Artist Ibrahim Ahmed explores colonialism and identity in US solo exhibition

Artist Ibrahim Ahmed explores colonialism and identity in US solo exhibition
Ard El Ewa (2015/2016). Supplied
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Updated 02 August 2021

Artist Ibrahim Ahmed explores colonialism and identity in US solo exhibition

Artist Ibrahim Ahmed explores colonialism and identity in US solo exhibition

DUBAI: Two large, brightly colored textile-based sculptures hang like gigantic carpets. The only thing distinguishing them from what could be a meticulously woven rug is that various textiles are sewn together and supported by structures, like sails. These artworks by Cairo-based Ibrahim Ahmed are some of the main features in his first solo US museum show “It Will Always Come Back to You” at the Institute for Contemporary Art at Virginia Commonwealth University (VCU). The show features a thematic selection of Ahmed’s work from 2013 to 2020, produced using a variety of media, including primarily textile-based sculpture, painting and photo collage exploring issues related to migration, colonialism and the Global South — regions outside of Europe and North America that have historically been politically and culturally marginalized.

Only Dreamers Leave (2016). Supplied

Two works of art are the most expansive in the show: “Only Dreamers Leave” (2016) and “Does Anybody Leave Heaven” (2019). Embroidered onto the conglomeration of diverse textiles are gold patterns that refer to baroque and arabesque iron gates, symbols of wealth and power in Egypt. Staged in opposite areas of the exhibition, the works are in dialogue with each other while also relaying Ahmed’s missive for the exhibition: to explore the myths surrounding migration to the Global North and contemporary representations of the nation-state.

The artist himself is a product of such migration. Born in Kuwait in 1984 and of Egyptian heritage, Ahmed spent his childhood between Bahrain and Egypt, before moving to the US with his family at the age of 13. In 2014, he moved back to Cairo, where he currently lives and works in the informal working-class neighborhood of Ard El Lewa.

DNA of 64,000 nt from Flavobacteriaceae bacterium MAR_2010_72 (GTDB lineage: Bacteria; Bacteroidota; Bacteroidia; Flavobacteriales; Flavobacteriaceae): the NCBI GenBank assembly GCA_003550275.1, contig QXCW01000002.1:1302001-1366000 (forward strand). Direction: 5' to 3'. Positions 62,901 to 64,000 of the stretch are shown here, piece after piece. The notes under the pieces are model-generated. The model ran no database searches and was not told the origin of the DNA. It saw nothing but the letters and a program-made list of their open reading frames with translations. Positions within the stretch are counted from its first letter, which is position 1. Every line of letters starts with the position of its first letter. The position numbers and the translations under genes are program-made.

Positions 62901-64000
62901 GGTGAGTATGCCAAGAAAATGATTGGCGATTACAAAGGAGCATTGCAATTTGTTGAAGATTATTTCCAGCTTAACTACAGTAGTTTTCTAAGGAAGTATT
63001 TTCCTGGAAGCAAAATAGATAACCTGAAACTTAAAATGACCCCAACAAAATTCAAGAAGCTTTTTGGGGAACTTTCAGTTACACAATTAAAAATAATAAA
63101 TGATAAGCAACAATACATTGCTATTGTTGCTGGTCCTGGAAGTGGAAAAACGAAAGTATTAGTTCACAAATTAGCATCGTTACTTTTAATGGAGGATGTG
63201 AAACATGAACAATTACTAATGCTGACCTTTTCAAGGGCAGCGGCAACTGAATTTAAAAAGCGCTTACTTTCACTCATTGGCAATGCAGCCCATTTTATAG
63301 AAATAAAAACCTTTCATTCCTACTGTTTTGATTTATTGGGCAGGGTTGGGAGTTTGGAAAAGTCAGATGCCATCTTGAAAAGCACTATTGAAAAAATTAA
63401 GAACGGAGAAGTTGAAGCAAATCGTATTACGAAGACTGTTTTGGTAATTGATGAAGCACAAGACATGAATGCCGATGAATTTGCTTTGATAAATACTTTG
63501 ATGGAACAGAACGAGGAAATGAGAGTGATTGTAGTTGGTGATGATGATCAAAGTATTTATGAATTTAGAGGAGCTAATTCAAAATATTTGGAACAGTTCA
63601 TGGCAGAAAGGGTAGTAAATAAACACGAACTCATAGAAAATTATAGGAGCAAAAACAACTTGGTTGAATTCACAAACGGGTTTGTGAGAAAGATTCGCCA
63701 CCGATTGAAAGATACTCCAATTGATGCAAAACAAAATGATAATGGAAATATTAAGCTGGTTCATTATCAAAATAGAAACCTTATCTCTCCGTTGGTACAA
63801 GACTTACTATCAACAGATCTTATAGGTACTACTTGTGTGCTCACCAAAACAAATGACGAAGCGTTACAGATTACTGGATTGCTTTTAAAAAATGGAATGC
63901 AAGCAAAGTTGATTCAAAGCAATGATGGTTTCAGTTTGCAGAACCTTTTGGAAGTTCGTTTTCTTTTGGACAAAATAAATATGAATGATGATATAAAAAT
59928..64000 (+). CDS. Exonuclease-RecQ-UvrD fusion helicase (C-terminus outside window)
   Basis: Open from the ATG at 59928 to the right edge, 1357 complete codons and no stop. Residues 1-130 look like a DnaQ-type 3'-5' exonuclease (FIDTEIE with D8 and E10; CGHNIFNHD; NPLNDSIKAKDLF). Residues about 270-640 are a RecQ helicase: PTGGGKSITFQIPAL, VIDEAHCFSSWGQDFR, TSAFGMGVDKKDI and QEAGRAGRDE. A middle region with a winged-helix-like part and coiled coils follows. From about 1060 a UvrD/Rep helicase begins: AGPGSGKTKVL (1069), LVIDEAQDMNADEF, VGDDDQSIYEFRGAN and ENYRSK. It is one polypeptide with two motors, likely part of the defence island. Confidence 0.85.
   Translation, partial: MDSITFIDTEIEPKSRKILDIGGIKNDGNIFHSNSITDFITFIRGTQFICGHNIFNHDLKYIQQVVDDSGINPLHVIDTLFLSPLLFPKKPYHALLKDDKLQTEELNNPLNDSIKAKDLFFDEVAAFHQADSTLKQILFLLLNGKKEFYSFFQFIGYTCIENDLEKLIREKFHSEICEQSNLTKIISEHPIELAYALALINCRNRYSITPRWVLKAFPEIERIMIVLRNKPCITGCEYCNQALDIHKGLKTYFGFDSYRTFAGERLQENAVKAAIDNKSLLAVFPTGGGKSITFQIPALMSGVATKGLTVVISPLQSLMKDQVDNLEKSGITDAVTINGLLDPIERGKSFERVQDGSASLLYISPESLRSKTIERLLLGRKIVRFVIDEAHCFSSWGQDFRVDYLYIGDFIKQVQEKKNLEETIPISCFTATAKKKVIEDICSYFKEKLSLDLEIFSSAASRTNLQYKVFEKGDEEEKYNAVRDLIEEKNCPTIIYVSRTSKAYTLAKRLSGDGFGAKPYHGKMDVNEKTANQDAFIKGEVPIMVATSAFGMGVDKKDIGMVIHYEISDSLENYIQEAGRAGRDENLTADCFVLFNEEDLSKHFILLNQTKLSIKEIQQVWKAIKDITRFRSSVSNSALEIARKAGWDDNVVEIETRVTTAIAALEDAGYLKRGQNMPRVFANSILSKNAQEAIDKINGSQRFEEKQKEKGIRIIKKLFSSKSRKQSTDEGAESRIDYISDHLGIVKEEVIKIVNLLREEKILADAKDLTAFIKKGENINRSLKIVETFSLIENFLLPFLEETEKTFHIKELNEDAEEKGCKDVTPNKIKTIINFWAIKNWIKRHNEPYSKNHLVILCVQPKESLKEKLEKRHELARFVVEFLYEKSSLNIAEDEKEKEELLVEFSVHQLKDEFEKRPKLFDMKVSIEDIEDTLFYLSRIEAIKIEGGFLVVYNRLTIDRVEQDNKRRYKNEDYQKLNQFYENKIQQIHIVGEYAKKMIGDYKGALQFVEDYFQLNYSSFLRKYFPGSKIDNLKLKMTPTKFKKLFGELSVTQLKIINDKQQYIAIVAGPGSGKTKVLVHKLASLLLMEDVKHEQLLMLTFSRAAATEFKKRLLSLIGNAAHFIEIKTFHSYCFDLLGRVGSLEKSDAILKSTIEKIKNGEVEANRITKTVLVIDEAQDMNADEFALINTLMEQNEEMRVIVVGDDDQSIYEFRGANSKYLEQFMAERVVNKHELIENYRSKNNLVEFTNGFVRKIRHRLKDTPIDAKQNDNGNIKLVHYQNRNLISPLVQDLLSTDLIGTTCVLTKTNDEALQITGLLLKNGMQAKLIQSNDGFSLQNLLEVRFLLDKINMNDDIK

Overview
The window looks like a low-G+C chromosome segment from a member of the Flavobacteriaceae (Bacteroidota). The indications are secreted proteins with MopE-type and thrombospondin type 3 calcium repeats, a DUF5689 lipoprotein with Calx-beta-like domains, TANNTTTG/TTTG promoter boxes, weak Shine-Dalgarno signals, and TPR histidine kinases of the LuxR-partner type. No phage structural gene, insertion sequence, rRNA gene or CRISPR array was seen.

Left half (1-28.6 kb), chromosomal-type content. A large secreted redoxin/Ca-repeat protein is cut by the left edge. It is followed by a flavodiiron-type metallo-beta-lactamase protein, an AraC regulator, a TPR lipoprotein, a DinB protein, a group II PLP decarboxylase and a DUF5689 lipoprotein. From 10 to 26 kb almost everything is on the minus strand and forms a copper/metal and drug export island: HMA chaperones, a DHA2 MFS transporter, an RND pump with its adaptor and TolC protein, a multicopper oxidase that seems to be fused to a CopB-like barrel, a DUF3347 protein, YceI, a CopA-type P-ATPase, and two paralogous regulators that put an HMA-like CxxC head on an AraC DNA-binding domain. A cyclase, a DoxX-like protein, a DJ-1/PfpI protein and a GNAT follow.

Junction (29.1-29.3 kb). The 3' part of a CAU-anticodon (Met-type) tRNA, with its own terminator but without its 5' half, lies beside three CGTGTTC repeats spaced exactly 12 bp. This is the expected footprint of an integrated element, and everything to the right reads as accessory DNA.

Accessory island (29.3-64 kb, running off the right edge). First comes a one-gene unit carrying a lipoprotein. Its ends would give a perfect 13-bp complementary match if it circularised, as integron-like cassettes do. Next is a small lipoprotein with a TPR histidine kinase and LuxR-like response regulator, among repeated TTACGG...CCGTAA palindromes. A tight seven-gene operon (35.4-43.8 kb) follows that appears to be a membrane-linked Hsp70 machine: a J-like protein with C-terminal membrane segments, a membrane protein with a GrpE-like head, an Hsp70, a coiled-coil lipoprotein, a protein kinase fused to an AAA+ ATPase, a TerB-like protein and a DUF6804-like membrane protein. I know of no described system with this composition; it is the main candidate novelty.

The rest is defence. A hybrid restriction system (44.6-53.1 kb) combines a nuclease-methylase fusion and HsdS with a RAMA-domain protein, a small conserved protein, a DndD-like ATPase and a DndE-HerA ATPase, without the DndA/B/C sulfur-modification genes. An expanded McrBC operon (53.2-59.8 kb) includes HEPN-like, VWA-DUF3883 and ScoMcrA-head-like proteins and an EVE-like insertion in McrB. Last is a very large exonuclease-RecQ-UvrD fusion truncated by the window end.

Does Anybody Leave Heaven” (2019). Supplied

The first work visitors see is the multimedia “Does Anybody Leave Heaven,” located in the foyer of the museum and comprising a textile-based piece, video, sound and a series of photographs. It was inspired by Ahmed’s return from the US to Egypt in 2014. The work, in the form of an assemblage tapestry (32x10 feet), is made with textile found in Egyptian streets, such as bags, clothing and other items, which have then been printed onto the “flag” in addition to other miscellaneous elements from the US.

In the Ard El Lewa neighborhood, Ahmed lives among Egyptians who have not been able to travel outside of Egypt. “When I tell them I chose to leave the US, they always ask me: ‘Does anybody leave heaven?’” he told Arab News. “The piece looks at the US as an empire and a cultural soft power, which is reflected in the objects accumulated over a period of time in Egypt that have US flags on them.”

Displayed outside the museum is the artist’s 2016 installation “Only Dreamers Leave,” an installation made of 30 sails, first displayed in Dakar, Senegal in 2018 during the Biennale of Contemporary African Art. Incorporated into the sails are 30 flags representing countries — the 28 EU members in addition to Canada and the US. Through this work, Ahmed demonstrates how the fantasies and dreams the countries evoke lure migrants away from their communal homes to other nations. The sails are made from porous and heavy materials associated with domestic and manual labor —jobs that migrants usually obtain as soon as they arrive in their new land.

Some Parts Seem Forgotten” (2020). Supplied

The exhibition also includes a specially commissioned work for VCU titled “Nobody Knows Anything About Them” (2019). The largest of the chandelier series to date, it is also constructed from found materials. A common practice in Cairo, says Ahmed, is to store unused materials on rooftops, a habit driven by the uncertainty of the future. “People have a tendency to conserve things that would otherwise have been discarded,” he explained.

In another room, works from Ahmed’s masculinity project can be found. These include “Some Parts Seem Forgotten” (2020) and “Quickly But Carefully Cross To The Other Side” (2020), works that move from the physicality of the artist’s body to incorporate social and historical frames of reference, largely through the use of archival family photos that span 50 years. The images, the majority of which were taken by Ahmed’s father, show cars, national monuments, military parades, and museums. The photographs date from the Nasser era and map the artist’s father’s trajectory from farm boy in the Nile Delta to banker in the US, Kuwait, Bahrain, and other locations throughout the north and south of Egypt that his many business trips took him to.

Quickly But Carefully Cross To The Other Side” (2020). Supplied

“These works, like the title, aim to show how these macro-politics exist because we are all carrying these legacies with us,” he tells Arab News. “My practice has been to look at myself closely to manifest the discourses that I come across through my art. I am looking at this idea of falsified borders, past and present, and how they negate the idea of division because, in the end, everything in the world is very much interconnected.”

“Ibrahim Ahmed: It Will Always Come Back to You” runs until Nov. 28, 2021.